7 February 2018

Namibia: How President Khama Tackled Corruption

Photo: New Era
Botswana president, Seretse Khama Ian Khama.

Windhoek — Botswana President, Lieutenant-General Seretse Khama Ian Khama, who is expected to step down next month has shared his journey on how he successfully fought corruption during his 10-year tenure.

Botswana is the least corrupt country in Africa, according to the findings of the annual Transparency International Corruption Perceptions Index. Compared with its neighbours, Namibia included, Botswana reports fewer crimes and fewer cases of bribery.

It reportedly has a successful whistle-blower hotline where one can call and report corruption.

The 2016 Corruption Perceptions Index report published the top ten least corrupt African countries of which Botswana was ranked the top least corrupt followed by Cape Verde, Mauritius, Rwanda while Namibia was ranked the fourth least corrupt country in Africa.

During his two-day state visit to Namibia, Khama said their approach is zero-tolerance.

"We don't just put up words there, we also take action," he said.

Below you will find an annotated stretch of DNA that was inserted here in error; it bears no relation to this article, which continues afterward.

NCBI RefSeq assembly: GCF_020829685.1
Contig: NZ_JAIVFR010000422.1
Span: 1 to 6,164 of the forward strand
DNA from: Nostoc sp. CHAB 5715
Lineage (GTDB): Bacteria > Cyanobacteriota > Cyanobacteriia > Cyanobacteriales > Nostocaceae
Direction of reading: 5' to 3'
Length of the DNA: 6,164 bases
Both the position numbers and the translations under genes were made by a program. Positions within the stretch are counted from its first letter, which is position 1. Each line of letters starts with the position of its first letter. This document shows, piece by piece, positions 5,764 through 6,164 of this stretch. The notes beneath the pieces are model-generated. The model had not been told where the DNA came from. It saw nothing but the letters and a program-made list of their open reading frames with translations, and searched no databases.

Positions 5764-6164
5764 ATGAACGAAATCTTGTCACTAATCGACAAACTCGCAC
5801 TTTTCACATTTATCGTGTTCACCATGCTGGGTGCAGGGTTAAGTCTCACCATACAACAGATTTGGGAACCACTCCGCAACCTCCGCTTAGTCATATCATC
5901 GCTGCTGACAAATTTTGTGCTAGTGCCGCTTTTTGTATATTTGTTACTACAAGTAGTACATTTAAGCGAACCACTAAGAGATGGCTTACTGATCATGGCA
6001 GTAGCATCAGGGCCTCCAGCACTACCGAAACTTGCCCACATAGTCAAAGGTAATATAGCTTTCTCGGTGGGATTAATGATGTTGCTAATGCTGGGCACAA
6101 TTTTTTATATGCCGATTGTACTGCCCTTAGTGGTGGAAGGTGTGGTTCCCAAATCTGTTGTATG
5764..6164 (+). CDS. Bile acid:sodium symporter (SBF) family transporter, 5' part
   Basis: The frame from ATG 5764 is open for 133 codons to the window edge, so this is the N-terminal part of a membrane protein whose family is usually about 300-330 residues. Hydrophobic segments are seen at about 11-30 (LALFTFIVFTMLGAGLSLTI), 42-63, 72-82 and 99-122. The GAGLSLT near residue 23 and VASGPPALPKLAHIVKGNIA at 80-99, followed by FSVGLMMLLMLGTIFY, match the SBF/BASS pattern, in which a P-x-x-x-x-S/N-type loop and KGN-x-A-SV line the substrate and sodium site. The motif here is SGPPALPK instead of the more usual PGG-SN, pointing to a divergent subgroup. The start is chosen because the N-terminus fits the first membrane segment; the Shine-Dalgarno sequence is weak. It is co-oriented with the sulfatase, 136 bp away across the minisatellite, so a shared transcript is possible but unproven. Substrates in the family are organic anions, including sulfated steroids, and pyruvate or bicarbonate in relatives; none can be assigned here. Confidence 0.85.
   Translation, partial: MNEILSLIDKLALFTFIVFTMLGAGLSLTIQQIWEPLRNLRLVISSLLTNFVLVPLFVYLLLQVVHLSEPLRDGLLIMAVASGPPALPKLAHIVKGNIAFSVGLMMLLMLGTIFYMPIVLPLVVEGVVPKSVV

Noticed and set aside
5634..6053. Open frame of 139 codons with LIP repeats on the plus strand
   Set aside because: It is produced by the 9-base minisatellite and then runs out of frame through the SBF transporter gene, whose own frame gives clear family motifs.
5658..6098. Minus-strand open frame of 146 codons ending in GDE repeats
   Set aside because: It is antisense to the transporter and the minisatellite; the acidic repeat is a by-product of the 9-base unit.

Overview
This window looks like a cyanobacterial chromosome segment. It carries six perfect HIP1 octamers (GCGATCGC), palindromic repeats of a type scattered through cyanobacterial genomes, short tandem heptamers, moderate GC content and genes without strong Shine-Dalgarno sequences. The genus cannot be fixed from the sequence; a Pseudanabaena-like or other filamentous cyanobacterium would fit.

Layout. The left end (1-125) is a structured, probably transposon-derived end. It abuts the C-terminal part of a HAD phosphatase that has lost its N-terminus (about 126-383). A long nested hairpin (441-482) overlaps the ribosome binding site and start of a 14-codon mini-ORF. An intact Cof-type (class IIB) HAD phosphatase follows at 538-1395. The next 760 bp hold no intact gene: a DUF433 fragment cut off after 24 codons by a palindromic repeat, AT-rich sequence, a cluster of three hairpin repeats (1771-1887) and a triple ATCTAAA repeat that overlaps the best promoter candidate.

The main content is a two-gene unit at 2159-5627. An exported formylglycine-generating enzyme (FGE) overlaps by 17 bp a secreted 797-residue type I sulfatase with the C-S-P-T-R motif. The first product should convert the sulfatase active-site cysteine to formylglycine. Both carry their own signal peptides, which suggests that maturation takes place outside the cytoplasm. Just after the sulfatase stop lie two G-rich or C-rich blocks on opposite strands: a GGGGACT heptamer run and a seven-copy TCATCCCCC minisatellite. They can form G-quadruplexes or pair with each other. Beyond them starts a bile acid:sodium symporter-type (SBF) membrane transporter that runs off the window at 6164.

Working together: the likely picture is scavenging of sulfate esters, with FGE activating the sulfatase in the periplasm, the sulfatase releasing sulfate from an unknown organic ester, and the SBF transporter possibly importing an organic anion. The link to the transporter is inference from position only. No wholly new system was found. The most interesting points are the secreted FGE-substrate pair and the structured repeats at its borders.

According to him, the Botswana government first set up an anti-corruption agency, which is an independent and autonomous body that investigates corruption allegations and prosecutes where necessary.

Further, he revealed that the government also set up anti-corruption units in every ministry especially those prone to graft to ensure they trace any opportunities of corruption.

"These anti-corruption units are responsible for educating and creating awareness among officials in those ministries against the effects of corruption," he said.

In this regard, Khama said, they don't allow corruption cases to drag on for long, unlike in other African countries.

He said this is made possible by the dedicated members of the judiciary who ensure that cases get resolved urgently and those found guilty face the wrath of the law.

"We want the cases to be fast-tracked when they go through the courts. If they drag on forever, you won't really see the impact. People won't see the perpetrators of corruption are being dealt with. We have dedicated judges who ensure that any corruption cases that appear before them are not held up by other civil and criminal cases. Any corruption case goes straight to the judge and he deals with it, and we see justice being served expeditiously."

In Namibia, for instance, several corruption cases have appeared on the court roll for years without anyone facing justice.

Equally, Khama emphasized that the government also ensures that these anti-corruption units create awareness among schools and councils for community members to be aware that corruption is a disease that "we can't tolerate".


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